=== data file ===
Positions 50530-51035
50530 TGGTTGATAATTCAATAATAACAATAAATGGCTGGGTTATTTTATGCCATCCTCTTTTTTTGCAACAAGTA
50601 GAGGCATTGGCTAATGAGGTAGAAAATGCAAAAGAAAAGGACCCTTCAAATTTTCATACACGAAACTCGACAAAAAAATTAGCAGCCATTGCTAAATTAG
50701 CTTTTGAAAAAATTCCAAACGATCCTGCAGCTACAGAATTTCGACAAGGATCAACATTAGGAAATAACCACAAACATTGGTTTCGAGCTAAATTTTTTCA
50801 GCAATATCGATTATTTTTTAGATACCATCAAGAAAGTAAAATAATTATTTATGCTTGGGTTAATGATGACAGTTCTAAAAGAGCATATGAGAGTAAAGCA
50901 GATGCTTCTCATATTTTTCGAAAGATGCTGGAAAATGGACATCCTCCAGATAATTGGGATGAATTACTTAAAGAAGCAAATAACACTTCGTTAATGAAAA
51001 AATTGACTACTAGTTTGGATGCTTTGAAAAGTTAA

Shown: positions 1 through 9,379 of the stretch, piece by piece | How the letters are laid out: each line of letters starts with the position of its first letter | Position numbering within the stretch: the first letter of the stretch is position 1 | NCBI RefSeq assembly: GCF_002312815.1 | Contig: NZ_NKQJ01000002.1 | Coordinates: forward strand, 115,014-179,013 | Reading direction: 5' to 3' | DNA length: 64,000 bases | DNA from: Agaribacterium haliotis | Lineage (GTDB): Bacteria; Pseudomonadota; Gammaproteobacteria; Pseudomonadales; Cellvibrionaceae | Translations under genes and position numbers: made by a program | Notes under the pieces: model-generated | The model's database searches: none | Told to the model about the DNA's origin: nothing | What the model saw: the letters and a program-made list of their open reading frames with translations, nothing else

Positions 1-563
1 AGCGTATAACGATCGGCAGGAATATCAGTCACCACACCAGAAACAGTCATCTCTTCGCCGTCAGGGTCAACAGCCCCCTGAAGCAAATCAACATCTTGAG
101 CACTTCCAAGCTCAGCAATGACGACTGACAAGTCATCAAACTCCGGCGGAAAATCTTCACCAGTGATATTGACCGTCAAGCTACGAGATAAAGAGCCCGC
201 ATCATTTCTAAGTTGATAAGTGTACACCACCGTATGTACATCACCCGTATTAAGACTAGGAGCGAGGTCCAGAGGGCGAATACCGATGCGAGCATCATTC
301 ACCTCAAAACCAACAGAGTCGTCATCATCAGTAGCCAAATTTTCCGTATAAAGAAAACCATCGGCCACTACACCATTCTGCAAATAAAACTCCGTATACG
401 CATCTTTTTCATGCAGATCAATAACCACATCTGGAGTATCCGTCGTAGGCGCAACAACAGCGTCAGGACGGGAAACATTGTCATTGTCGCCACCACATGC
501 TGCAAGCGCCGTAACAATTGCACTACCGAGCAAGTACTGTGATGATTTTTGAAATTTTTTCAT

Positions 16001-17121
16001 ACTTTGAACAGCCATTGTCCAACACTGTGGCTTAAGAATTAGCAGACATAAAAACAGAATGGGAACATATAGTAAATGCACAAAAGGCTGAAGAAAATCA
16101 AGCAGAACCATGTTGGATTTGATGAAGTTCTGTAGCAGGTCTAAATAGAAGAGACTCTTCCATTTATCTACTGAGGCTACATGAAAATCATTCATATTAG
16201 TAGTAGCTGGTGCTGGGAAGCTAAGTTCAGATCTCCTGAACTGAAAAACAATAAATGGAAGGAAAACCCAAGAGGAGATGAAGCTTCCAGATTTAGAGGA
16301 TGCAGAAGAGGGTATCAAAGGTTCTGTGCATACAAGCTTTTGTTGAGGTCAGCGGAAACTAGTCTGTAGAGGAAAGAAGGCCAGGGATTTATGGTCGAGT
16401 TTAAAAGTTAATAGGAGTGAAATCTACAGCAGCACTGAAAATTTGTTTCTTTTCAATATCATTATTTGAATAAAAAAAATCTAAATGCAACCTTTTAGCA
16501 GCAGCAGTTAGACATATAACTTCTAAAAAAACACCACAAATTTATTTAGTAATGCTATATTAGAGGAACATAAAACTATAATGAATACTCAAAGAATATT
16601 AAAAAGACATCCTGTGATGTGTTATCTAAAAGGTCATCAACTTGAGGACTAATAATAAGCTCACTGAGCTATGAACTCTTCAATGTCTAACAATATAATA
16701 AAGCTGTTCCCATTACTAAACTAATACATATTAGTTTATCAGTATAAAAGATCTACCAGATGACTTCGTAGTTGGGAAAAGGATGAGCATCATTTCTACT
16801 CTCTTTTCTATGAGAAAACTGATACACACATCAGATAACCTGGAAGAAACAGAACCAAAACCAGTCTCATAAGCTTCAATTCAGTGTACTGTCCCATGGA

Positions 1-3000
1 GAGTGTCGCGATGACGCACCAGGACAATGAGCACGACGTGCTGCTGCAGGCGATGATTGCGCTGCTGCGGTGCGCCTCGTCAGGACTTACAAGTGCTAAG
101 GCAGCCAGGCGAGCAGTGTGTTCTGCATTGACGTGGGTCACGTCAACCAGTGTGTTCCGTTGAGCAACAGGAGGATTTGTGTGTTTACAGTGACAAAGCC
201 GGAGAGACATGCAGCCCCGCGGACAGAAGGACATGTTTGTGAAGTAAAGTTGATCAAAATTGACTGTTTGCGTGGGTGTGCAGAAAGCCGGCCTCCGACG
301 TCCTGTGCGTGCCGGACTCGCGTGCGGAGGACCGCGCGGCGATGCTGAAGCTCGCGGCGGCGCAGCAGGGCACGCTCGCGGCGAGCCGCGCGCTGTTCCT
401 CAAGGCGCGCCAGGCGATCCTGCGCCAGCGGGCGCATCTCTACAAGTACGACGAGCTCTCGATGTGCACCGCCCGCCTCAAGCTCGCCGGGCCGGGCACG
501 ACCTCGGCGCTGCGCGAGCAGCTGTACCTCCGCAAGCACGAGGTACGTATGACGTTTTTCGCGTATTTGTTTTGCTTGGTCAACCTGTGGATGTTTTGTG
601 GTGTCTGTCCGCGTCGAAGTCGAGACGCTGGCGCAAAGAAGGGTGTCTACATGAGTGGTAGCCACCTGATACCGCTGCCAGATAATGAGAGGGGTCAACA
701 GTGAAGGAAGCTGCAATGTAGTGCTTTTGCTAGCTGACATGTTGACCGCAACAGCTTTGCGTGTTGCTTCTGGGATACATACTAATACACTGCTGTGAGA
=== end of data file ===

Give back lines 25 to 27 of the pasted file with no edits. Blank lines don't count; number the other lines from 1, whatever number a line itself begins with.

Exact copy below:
16801 CTCTTTTCTATGAGAAAACTGATACACACATCAGATAACCTGGAAGAAACAGAACCAAAACCAGTCTCATAAGCTTCAATTCAGTGTACTGTCCCATGGA

Positions 1-3000
1 GAGTGTCGCGATGACGCACCAGGACAATGAGCACGACGTGCTGCTGCAGGCGATGATTGCGCTGCTGCGGTGCGCCTCGTCAGGACTTACAAGTGCTAAG